Other compositions on the album have roots in musical influences or ideas. ‘Eric’s Tune’ is dedicated to Eric Gravatt, drummer with Weather Report between 1972 and 1974. Some of the rhythmic ideas for this piece, and also some of the other music on the album, were inspired by the Live In Tokyo 1973 album. ‘Lightning Les’, included here in a dynamic live recording, explores some of the musical ideas Clowes and the bandmembers were working on at the time of writing, including saxophone multiphonics and ‘western swing’ on the guitar. With its title referencing the fast setting on the Hammond organ Leslie tremolo unit, it also seeks to reclaim the organ sound from the cliched seaside perception as a means of creating atmosphere and texture in creative, improvised music. ‘Free To Fall’, in which Clowes incorporates lyrics, was written after the band’s successful 2017 tour, speaking to the trust between musicians and a nod to the Wayne Shorter Quartet and their album ‘Without A Net’.

‘Ninety Degrees Gravity’ finds Trish Clowes exploring new musical settings, creating compelling atmospheres and using music to explore a range of wider concepts and ideas. It also captures My Iris continuing to evolve as a band.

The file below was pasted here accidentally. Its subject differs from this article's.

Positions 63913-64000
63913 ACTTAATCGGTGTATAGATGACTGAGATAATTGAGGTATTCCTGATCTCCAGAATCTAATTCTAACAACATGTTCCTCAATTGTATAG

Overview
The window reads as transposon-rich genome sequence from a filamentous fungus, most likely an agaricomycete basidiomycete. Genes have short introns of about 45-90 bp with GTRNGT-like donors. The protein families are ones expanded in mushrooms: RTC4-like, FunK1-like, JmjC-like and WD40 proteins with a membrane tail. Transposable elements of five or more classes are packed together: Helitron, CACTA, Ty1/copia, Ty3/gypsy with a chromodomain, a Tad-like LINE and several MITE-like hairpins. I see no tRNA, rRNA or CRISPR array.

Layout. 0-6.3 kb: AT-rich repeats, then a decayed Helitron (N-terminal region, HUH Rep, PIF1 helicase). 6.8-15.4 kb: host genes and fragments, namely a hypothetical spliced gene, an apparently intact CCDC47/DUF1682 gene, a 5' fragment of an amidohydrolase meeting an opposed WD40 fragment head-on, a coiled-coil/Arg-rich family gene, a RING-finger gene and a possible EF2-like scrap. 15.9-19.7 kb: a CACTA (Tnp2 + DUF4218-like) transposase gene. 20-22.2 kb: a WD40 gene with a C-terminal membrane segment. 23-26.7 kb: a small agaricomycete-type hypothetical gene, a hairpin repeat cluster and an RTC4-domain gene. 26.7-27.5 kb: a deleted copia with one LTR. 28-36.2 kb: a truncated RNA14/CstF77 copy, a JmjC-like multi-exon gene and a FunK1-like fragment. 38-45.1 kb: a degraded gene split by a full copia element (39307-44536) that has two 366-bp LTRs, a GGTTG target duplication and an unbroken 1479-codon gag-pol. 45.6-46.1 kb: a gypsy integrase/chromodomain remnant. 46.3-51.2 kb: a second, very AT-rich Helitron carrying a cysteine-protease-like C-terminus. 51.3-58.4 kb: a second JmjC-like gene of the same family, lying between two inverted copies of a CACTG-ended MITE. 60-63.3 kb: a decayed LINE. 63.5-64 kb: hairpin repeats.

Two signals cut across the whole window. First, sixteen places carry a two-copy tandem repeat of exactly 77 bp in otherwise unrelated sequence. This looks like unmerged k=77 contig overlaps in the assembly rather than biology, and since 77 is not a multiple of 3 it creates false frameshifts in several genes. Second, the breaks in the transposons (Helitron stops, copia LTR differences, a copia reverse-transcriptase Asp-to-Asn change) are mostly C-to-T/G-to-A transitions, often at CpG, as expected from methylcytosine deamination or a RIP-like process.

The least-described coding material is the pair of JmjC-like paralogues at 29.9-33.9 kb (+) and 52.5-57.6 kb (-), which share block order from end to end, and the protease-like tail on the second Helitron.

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Johannes Berauer’s Hourglass

Basho Records will release “Hourglass”, created by genre-busting Austrian composer Johannes Berauer, on Friday 20th July 2018. The recording features virtuosi Thomas Gould (violin), Gwilym Simcock (piano), Mike Walker (guitar), Martin Berauer (bass) and Bernhard Schimpelsberger (drums, percussion and Konnakol).

The ensemble will play a series of UK live dates in September and December 2018 to celebrate the album release.

Johannes Berauer is one of the most productive and diverse young composers in Austria. He navigates effortlessly through musical styles such as classical avant-garde, jazz and world music. He was recently orchestral arranger and musical director for Oud master Anouar Brahem on his last ECM release “Souvenance”. With Indian Sarod virtuoso Soumik Datta he co-composed the music for the silent movie project “King of Ghosts” originally for the Scottish Chamber Orchestra, then the London Philharmonic Orchestra at the Queen Elizabeth Hall. An album of this music performed by the City of London Sinfonia has just been released by Shakespeare’s Globe.

“Johannes manages to connect 21st Century innovation with Jazz music to great success. I see a long and productive musical life for him — very, very gifted.”  – Bob Brookmeyer

Hourglass Quintet